Neighborhood 'trashed' by failed experiment

HOUSTON We found out it all has to do with a city pilot program. Neighbors say they just want the old mattresses and other trash out.

In October the city started collecting heavy trash and green waste separately as an effort to save money and increase recycling. But those in the 47,000 homes where this is being done on a trial basis say that leaves the junk piling up on their streets.

<> Those in the neighborhoods on the southwest and northwest sides of the city want the trash picked up before it begins affecting their home values. The city of Houston last October started limiting heavy trash pickup to 47,000 homes around the city, including those here in Southwood Place.

"Our neighborhood is beginning to look like a dump," said homeowner Maurissa Tolbert.

The plan was designed to pickup heavy trash quarterly, instead of once a month as it is elsewhere in the city. It's the city's effort to cut costs and increase recycling. Under the program green waste is picked up those other eight months when heavy trash isn't.

Tolbert said, "Every four months is not working out here."

Tolbert says no one came to pick up mattresses, boxes and tree limbs since they were dumped here in December. She says the city skipped the January heavy trash collection.

Homeowner Arjumand Mubaarak said, "It's incredible that it's been here that long and nothing's happened."

The city of Houston's solid waste department insists that heavy trash was picked up as scheduled here in January. Homeowners say they have called the city's 311 line to complain several times since January, though a solid waste representative claims otherwise.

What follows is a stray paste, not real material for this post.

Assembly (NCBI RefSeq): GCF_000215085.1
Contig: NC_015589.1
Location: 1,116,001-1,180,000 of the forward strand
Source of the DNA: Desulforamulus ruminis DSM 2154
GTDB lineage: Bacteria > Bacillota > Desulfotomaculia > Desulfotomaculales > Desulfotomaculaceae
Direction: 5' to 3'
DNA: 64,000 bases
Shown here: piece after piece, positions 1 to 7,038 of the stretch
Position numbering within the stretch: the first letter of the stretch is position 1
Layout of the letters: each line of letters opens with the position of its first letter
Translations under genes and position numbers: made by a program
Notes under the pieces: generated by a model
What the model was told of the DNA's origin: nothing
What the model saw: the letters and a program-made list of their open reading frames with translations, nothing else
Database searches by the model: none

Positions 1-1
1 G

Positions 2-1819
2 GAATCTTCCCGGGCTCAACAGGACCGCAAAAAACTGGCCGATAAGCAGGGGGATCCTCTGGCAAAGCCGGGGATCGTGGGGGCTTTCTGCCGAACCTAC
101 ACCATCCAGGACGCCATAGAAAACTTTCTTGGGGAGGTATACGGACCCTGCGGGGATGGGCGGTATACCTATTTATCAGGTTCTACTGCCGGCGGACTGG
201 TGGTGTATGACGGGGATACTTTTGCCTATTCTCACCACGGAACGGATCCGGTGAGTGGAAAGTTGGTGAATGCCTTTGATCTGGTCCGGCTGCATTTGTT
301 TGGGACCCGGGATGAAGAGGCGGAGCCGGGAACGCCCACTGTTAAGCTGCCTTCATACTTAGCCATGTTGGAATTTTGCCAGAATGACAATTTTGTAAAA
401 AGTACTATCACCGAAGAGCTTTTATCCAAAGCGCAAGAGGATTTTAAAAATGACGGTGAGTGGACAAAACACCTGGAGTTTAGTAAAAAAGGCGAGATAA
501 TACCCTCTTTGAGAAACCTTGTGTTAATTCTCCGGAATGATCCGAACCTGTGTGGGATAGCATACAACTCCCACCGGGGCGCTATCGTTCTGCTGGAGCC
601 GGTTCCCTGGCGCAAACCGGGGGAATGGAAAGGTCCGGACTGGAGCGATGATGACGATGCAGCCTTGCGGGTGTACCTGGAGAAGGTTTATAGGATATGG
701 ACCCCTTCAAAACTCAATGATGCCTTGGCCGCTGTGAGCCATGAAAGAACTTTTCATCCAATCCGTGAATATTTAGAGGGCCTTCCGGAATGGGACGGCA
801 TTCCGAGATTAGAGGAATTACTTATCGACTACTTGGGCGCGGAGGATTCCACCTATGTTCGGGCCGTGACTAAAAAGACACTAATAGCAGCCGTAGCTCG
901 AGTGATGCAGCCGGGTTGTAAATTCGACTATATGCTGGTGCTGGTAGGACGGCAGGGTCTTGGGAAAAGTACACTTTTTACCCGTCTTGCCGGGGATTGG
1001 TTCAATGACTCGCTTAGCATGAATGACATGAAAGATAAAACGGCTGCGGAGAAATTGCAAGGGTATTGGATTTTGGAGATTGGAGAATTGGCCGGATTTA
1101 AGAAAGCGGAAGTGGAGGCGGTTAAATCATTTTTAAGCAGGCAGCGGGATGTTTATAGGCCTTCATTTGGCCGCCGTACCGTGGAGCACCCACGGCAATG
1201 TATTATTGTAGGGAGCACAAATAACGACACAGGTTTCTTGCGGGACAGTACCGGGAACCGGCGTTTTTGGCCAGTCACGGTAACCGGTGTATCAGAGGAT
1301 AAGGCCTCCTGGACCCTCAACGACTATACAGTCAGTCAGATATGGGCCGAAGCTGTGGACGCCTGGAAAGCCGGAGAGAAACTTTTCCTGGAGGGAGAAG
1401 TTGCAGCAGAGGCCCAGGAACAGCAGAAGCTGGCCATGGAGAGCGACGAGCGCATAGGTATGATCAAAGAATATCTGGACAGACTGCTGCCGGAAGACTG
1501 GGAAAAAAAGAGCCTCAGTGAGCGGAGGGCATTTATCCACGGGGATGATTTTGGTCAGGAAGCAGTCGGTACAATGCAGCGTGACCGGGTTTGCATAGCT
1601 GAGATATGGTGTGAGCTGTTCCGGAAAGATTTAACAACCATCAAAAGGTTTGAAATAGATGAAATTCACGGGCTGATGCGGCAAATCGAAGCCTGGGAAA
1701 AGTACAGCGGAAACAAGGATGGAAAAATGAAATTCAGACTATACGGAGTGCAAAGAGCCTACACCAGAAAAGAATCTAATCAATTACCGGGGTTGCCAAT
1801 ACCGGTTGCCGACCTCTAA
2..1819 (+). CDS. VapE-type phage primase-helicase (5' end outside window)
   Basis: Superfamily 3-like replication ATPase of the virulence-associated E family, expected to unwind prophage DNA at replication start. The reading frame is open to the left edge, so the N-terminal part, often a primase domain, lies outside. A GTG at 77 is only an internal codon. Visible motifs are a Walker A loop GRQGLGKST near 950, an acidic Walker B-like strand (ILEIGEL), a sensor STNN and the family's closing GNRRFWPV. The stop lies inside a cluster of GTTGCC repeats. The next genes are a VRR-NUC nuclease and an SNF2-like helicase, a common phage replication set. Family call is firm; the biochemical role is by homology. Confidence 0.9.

"There was no record of any calls that came in for the period of January, February and March," said City of Houston spokesperson Marina Joseph.

Joseph says it's clear that homeowners want heavy trash picked up more frequently. Despite complaints, she and city leaders call the program a success because it has diverted nearly 4,400 tons of green waste from landfills since October.

"Material that was going into the landfill is no longer going into the landfill, but actually being recycled," Joseph explained.

Separating and recycling that wood waste, the city says has saved it an estimated $139,000 that it otherwise would have had to spend just to trash the junk in a landfill.

City leaders say they are already learning from this. Councilwoman Anne Clutterbuck says there is a plan to expand the heavy trash and recycling program city wide. It would involve picking up the junk one month, and green waste the next, then alternating throughout the rest of the year. That's a plan still to be voted on by city council.

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